“I had an arts degree, where I was more interested in creative solutions to problems,” he explains.

“Before I moved back down here, I was involved with the Fremont Arts Council.” He adds, “It was so inspiring to see what they created,” elaborating, “I like that kind of attitude and spirit, the do it yourself attitude.” He considers it to be “building a community by building these neighborhood events.”

Coming back down to his hometown, Alexander decided to create a difference, incubating ideas including Historic Tacoma, TacomaWorks, and Dia de los Muertos.

As with Historic Tacoma, momentum built quickly with the Dia de los Muertos event,

“It was started out as a community building project, and so far it looks like the experiment is working.”

“Basically, I was looking for a signature event, when I had the idea of creating a community-building event. I originally thought of doing it on the Eastside, but then I approached the Sixth Avenue Business District.” He acknowledges that the organizational leadership has helped the event become successful.

Additionally, the community has stepped up to help put on the workshops.

Originally, Alexander considered all the different facets of Dia de los Muertos for the “signature event” that would help to fill a community that seemed to be lacking in events. Recalling the success of the Phinney Ridge procession, he hit on that as the idea.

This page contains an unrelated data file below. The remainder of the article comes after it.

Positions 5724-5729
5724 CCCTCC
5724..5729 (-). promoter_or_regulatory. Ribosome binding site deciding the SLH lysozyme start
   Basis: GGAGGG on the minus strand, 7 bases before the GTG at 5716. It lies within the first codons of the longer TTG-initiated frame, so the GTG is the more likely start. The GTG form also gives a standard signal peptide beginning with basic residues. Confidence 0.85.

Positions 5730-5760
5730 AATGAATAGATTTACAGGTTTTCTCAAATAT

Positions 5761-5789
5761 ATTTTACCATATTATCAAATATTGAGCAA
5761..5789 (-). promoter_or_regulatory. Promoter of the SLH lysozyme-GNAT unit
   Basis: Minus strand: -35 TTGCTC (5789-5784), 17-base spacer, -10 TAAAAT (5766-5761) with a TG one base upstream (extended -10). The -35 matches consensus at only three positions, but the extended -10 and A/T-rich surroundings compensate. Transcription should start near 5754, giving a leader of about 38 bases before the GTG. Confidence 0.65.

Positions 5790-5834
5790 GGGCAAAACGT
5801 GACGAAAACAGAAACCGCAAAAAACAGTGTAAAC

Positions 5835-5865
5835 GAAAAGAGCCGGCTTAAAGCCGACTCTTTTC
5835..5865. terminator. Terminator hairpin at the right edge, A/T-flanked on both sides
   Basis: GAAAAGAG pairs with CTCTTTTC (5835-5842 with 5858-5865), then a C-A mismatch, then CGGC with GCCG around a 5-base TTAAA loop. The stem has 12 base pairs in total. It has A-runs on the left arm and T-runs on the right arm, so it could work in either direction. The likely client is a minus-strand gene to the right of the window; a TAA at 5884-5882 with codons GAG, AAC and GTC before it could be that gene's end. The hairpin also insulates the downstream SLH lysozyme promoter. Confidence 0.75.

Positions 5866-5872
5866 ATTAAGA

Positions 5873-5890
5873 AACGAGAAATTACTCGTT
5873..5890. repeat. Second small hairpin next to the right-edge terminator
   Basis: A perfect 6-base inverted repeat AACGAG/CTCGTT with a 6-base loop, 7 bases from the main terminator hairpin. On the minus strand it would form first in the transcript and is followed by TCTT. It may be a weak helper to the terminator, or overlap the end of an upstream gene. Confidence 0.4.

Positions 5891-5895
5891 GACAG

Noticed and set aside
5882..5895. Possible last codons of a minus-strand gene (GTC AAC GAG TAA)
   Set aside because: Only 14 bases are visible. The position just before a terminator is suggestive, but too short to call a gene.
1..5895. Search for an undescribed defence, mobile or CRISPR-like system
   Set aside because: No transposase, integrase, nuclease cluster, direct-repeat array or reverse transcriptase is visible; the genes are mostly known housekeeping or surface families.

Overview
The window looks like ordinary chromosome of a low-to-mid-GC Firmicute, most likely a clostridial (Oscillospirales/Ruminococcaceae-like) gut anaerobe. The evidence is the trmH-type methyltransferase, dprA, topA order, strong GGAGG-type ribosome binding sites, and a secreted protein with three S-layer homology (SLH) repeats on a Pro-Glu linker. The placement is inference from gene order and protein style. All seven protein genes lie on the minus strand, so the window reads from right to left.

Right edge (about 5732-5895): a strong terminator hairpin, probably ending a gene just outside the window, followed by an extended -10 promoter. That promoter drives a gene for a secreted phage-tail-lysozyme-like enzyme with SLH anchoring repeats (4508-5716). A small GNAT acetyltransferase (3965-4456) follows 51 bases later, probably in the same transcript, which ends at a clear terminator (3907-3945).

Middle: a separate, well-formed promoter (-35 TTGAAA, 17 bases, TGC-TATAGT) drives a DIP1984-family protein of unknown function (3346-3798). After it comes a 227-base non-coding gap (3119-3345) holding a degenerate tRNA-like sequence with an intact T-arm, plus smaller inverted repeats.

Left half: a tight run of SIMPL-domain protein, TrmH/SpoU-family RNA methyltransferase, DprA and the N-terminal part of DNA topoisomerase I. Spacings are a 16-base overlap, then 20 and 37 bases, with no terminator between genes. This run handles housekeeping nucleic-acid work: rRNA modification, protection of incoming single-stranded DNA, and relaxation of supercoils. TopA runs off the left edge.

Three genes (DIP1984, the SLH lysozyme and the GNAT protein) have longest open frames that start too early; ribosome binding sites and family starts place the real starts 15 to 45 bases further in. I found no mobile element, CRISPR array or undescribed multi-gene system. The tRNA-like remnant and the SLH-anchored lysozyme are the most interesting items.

“The goal from the beginning was to take over the neighborhood, not really close down the streets,” Alexander reflects. “I want there to be more community involvement events.”

He adds, “My inspiration was Lynn Di Nino doing her 100th Monkey parties.” The grassroots event “illustrates the hunger for community. The original goal was get to the 100th Monkey; now it’s a success. I would like to see a dozen or so similar groups. It just takes that one monkey to start it.”

For his part, the monkey who started Dia de los Muertos is working on other projects as well. “I’m always thinking of projects,” Alexander chuckles.

A few initiatives close to his heart recently: helping the proposed streetcar idea build momentum and expanding neighborhood grants programs, as well as halting the Sound Transit Pacific Avenue crossing.

Now he just wants to recruit many more civically engaged community activists to help wake up the neighborhoods of Tacoma, to create vibrant events Alexander says will “show off, hey this neighborhood is alive.”

Friday night, beginning at 7 p.m. at Masa, Sixth Avenue will show off, “hey, we’re alive” in the spirit of honoring death.

Sounds cool to me! â€" Jessica Corey-Butler

DAY OF THE DEAD: Local happenings.

Filed under: Culture, Events, Tacoma,

November 1, 2007 at 3:16pm

Halloween at the Volcano World Headquarters